Choosing the Right Category
With only a couple of weeks until submissions open, we take a closer look at the different categories to help photographers decide where to submit their images. Below, we describe each one, and also provide a gallery with prime examples from the 10 categories.
Images that visually capture the creativity of the lifestyle, music and culture that surrounds action and freesports, or represents what happens before, between, and after the action.
Images that showcase the landscapes, locations, platforms, and environments in which athletes play.
Images that demonstrate the force that powers an action and show the energy, speed and strength required for an athlete to perform.
Images that portray the spirit or personality that athletic performances produce, as well as the pain, emotion and struggles that go along with trying to achieve one's goals, whether due to injury, failure or simply being in the wrong place at the wrong time.
Images that show extreme detail of one or more aspects of an athletic feat: a tight shot of the action, the equipment, the body, the face, etc.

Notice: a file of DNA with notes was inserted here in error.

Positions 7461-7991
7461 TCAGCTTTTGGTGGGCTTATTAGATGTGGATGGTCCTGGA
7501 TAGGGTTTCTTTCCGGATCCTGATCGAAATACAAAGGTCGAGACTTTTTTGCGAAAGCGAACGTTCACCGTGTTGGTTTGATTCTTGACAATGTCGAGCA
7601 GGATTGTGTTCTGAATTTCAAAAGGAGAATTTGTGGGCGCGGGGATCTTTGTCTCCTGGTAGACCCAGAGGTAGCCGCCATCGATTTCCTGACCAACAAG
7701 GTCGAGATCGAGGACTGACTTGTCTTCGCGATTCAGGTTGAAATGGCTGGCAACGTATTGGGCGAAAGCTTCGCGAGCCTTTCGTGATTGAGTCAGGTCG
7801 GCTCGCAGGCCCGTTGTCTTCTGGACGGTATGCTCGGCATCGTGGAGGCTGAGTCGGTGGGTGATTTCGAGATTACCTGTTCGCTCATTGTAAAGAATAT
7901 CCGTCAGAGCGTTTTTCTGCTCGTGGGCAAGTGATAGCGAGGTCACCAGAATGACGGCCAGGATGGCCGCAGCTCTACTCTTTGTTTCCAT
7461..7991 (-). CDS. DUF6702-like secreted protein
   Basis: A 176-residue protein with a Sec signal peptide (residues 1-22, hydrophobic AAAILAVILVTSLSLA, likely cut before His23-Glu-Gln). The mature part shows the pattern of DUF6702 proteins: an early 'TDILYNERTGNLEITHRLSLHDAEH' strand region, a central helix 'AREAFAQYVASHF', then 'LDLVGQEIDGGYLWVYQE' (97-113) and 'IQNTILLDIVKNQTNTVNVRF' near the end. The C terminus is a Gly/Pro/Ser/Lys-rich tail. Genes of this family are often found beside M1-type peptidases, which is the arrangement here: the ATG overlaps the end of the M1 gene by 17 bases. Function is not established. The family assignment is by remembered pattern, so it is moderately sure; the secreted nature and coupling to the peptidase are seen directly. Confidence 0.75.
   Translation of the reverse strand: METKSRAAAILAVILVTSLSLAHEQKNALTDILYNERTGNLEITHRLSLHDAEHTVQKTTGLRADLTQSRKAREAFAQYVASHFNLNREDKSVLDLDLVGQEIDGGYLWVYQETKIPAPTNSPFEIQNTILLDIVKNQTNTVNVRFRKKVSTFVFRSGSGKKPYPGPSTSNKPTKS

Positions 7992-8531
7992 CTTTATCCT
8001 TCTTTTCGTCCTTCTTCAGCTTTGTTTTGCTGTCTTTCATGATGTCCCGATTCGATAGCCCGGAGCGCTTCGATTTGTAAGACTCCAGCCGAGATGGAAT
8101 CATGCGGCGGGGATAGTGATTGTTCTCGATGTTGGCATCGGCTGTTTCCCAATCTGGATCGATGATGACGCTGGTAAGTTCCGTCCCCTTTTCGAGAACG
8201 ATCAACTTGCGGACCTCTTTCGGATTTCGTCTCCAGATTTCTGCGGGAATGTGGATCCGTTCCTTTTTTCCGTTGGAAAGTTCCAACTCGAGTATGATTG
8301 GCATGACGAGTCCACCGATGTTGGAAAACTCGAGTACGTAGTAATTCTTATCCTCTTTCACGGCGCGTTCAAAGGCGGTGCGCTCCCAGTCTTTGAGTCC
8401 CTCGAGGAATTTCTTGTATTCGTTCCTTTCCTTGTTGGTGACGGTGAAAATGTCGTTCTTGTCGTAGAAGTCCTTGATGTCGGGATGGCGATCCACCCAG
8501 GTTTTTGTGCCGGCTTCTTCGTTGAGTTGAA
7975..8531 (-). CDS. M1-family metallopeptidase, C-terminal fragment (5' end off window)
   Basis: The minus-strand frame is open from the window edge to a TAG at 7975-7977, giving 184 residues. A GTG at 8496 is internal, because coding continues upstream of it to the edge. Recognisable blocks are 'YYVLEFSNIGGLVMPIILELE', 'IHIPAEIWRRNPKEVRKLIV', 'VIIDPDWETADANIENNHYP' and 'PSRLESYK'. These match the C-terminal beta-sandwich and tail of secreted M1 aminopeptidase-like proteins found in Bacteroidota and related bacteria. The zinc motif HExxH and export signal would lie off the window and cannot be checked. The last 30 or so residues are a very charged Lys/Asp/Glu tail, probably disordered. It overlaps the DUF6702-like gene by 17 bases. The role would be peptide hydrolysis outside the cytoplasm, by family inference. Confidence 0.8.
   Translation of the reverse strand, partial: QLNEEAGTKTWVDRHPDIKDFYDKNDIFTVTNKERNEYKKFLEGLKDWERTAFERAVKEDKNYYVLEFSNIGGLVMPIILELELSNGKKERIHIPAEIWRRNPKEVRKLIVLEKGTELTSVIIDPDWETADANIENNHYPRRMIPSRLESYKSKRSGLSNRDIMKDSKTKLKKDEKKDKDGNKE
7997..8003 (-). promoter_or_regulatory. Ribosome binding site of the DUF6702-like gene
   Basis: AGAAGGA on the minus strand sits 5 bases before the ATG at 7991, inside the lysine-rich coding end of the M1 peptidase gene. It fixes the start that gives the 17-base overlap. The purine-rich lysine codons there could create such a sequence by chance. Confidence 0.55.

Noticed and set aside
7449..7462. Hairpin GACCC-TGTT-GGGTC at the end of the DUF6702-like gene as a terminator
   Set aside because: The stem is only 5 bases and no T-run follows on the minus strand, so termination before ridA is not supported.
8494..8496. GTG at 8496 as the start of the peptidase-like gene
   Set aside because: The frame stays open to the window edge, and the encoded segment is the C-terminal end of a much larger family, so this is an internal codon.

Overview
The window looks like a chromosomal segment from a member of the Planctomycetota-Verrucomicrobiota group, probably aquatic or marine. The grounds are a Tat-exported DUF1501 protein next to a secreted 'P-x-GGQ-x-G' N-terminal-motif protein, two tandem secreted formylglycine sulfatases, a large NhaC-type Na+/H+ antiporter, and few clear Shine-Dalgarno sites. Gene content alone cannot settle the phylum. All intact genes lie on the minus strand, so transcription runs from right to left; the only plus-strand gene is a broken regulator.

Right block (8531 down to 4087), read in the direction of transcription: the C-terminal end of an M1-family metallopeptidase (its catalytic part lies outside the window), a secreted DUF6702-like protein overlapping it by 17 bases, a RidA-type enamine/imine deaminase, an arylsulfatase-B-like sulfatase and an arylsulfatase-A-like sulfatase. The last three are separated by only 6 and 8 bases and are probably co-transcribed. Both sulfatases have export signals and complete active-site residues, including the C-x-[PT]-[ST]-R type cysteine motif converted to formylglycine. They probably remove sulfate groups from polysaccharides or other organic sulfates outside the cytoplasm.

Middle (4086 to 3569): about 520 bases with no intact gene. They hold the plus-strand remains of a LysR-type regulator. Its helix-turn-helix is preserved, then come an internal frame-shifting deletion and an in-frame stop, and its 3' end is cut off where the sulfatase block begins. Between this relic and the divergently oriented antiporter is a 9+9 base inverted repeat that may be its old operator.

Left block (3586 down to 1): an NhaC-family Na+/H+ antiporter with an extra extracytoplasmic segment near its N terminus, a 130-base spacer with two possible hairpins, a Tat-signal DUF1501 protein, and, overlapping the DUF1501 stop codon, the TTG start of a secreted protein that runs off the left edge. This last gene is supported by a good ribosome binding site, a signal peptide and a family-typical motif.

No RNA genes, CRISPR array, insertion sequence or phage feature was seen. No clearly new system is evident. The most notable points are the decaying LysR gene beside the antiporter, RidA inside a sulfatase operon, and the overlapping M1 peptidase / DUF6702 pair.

Images that capture the point in a performance in which the athlete jumps, catches air, free falls, soars.
Images that tell the whole story in a single frame and capture the progression of an action at every stage.
Images that reveal a unique angle, a visual idea, a different format, light and flash effects... something never seen before! It's the purely creative image without digital alterations.
Images that have been enhanced digitally or in the darkroom through alterations made in the production or digital editing process.
Images that illuminate your artistic skill, your personal best, your unique style; this is an open category so anything goes - give us your best shot!
Check out the gallery below for some examples from each category...
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Making of: Red Bull winter athlete shoot
Red Bull Illume joins photographer Markus Berger on this studio shoot with Red Bull's winter athletes. The concept of the shoot, supported by Red Bull Creative, was to create a set of unique action shots and portraits with a continuous theme that revealed the athletes as individuals but also part of a team. Each athlete was shot 'in action', sometimes using climbing ropes to hold them in place. The shoot also included a light-hearted and experimental aspect to showcase the athlete's individual character.
Scott Markewitz’s b-boy action shoot